Review: The Eleventh Commandment by Lester Del Rey
Way back in the 1960s, as the U.S. Supreme Court was just beginning to consider if the Ten Commandments were appropriate for use as decoration in the nation’s schools, science fiction writer and history professor Lester del Rey was pondering what might be the result of an established state religion in America. He set the stage for such a radical departure from the Constitution in The Eleventh Commandment with another 60s icon, global thermonuclear war.
Following the nuclear annihilation, which destroyed the Vatican City and vaporized the Pope, a new pontiff was selected from amongst the American Cardinals. When Europe also elected a Pope, the American church split from the Old World Catholics in a schism that established the priority of the eleventh commandment:
“Ten were given to Moses, for the Hebrews.” Gordini answered. “And our Lord instrusted us to observe them. But what we call the Eleventh—it should be called the Original—was given by God the Father to the entire human race through Adam, to whom He said, ‘Be fruitful and multiply and replenish the earth.’ It was the foundation of our accomplishments.”
In the bomb-decimated land, these principles found fertile ground. To Boyd Jensen, immigrant from the colony on Mars, the culture they spawned is frightening, baffling. Four billion people live in North America, another billion in South America; most of them are American Catholic in faith. Contraception is illegal. Boyd’s profession on Mars, biologic research, is an arena restricted to priests on Earth. Poverty is commonplace among the laity, practically unknown in the clergy.
In addition to the misery of the huddled masses, mutations and plagues are everywhere. Boyd learns that he will not be allowed to return to Mars, once he has been exposed to the diseases of Earth—and there is also the hint that his own DNA is damaged, that he was tricked into coming to Earth to remove him from Mars' “pure” gene pool.
Boyd believes he can survive on Earth without subscribing to the state religion. He wears an unobtrusive patch that keeps him sterile; he “isn’t the type” to succumb to the bleeding disease (faint foreshadow of AIDS, there); he does have more training in cytology than many priests, and this is valuable knowledge. He hasn’t reckoned with two things, however.
At a higher gravity than Mars’, his contraceptive is less effective. Boyd is fertile enough to get a young woman pregnant. Her baby is taken from her by the Church to be raised in a special facility, and Boyd is determined to help her get him back.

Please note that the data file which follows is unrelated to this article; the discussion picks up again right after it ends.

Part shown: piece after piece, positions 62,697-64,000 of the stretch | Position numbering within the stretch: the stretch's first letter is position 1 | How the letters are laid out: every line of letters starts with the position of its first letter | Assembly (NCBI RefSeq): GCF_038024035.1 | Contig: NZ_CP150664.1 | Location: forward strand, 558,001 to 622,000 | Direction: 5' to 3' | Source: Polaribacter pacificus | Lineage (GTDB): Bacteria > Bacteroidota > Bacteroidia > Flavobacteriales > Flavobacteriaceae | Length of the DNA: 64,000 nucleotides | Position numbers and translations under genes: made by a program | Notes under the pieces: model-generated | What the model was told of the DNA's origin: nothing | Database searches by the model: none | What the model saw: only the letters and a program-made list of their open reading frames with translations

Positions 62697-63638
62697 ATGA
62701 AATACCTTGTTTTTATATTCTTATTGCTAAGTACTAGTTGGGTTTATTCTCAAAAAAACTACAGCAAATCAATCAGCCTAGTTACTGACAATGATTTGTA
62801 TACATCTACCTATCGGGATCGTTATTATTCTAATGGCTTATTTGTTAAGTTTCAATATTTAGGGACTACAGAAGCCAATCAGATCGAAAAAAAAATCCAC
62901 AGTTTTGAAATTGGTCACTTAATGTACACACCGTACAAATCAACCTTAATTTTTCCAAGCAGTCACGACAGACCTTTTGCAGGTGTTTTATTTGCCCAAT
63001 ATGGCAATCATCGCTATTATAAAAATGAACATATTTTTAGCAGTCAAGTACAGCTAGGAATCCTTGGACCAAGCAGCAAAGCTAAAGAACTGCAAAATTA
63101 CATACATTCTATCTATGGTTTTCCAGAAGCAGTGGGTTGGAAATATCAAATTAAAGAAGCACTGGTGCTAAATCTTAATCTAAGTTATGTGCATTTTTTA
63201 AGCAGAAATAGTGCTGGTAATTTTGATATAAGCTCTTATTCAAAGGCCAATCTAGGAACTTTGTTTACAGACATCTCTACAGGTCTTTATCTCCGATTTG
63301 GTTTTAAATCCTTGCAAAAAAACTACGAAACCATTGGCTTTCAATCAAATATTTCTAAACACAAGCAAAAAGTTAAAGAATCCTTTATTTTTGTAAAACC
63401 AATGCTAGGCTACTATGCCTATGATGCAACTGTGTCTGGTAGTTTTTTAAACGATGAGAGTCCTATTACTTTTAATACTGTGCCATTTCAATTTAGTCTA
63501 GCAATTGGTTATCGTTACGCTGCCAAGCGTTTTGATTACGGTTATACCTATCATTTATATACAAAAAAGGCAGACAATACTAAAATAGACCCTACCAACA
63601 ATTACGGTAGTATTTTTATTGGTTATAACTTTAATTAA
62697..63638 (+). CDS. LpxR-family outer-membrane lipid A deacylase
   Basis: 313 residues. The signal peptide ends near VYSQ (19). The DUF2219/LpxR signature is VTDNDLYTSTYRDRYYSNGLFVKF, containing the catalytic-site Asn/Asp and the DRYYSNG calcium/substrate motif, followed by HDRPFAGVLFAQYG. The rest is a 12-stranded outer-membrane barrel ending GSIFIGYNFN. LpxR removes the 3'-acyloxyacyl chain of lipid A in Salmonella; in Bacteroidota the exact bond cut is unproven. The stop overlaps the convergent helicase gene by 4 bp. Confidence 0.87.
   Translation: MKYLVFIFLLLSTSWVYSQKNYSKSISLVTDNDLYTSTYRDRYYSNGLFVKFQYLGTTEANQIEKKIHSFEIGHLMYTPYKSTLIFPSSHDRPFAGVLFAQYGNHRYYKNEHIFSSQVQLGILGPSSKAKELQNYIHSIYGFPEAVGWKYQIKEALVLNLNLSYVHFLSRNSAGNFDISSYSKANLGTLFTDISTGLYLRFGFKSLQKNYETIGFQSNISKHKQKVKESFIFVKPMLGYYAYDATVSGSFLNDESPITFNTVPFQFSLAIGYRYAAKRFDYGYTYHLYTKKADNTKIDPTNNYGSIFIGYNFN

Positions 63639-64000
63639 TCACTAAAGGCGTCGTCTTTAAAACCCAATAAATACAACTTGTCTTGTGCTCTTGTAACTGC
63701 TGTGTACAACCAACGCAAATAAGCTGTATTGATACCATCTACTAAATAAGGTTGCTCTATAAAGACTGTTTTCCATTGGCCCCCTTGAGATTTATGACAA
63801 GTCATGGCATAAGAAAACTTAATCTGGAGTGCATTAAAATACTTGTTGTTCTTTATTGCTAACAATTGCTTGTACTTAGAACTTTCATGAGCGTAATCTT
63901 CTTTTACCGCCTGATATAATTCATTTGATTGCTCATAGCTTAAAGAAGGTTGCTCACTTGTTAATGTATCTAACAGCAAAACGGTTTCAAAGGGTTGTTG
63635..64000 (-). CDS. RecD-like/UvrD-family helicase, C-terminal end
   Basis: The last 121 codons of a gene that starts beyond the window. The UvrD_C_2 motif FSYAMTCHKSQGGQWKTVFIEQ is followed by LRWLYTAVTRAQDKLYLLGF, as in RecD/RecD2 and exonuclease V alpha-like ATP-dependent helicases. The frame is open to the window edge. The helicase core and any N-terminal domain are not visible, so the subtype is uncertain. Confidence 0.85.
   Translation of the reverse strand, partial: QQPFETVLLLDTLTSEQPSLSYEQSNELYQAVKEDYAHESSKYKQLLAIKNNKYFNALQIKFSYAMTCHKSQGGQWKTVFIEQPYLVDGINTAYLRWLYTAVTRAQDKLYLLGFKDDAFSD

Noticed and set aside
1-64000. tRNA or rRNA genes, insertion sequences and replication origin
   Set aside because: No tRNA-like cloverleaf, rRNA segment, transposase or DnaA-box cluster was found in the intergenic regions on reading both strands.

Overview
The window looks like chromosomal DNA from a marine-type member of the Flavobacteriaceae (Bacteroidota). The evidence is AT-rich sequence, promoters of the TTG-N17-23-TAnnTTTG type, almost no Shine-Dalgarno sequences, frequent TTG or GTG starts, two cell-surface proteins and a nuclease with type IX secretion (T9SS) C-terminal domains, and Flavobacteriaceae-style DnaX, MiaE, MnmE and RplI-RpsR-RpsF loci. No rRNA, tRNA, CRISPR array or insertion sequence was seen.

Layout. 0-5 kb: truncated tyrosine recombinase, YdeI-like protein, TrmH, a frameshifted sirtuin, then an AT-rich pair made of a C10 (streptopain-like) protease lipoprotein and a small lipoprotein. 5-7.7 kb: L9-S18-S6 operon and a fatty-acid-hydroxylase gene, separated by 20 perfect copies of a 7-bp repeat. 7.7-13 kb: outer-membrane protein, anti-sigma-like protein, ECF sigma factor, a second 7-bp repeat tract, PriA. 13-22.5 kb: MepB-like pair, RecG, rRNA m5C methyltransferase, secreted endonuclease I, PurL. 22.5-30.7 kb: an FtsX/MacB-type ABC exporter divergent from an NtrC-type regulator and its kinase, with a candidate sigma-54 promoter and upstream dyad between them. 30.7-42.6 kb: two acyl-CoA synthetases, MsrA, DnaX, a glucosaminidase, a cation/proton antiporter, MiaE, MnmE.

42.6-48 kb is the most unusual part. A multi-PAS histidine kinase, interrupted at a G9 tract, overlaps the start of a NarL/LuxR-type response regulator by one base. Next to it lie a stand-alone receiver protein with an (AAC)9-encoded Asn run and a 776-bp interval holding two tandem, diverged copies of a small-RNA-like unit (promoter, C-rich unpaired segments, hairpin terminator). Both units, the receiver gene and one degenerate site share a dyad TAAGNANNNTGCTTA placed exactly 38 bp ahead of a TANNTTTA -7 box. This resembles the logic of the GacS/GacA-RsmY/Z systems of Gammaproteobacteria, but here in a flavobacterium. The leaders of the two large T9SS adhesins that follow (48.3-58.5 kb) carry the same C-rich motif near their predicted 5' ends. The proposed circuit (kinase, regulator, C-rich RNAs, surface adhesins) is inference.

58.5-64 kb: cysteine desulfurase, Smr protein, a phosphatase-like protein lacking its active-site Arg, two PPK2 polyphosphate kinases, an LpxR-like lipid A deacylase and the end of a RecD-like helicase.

And the Church Militant knows more than they’re telling about the extent of the mutations. The eleventh commandment may be the only thing that guarantees mankind’s survival on Earth.
Del Rey’s conception of a Catholic America was obviously predicated on the Third World Catholic states of Central and South America. At the beginning of the story, New York City (actually, Long Island) seems more like Caracas or São Paulo. Del Rey seems at first to be saying that Catholicism is the cause of poverty and overcrowding. As you read on, however, his message comes clearer: The root cause of this misery is the human need to contend for survival.
And you don’t get to opt out of the game, as Mars has done with her “pure” racial stock. The crucible is where the metal is purified and made strong, not the shelf.
In the end, The Eleventh Commandment seems hardly dated. Its plot needs little amendment to be conceivable as our own possible future, even though it was written over a half-century ago. And the warning, that the fruitful will multiply and the meek will inherit the Earth, is one worth considering.
Other conceptions of the Eleventh Commandment have included:
- Thou shalt not cause thy children pain is a very moving poem set to music by Collin Raye, with the commandment: "Honor Thy Children" (do not abuse them).
- Bishop Ussher called Christ’s admonition to his disciples the eleventh commandment: “I give you a new commandment—to love one another. Just as I have loved you, you also are to love one another.”
- A bumper sticker supplied Brian Elroy McKinley’s version: “Find God and Find Happiness.”
- A civil rights campaign from, ironically, 1962 (which is the publication date of my Eleventh Commandment paperback) renders the commandment: “Thou Shalt Stay Out of Downtown Birmingham.”
This thought-provoking novel is, alas, not available for Kindle.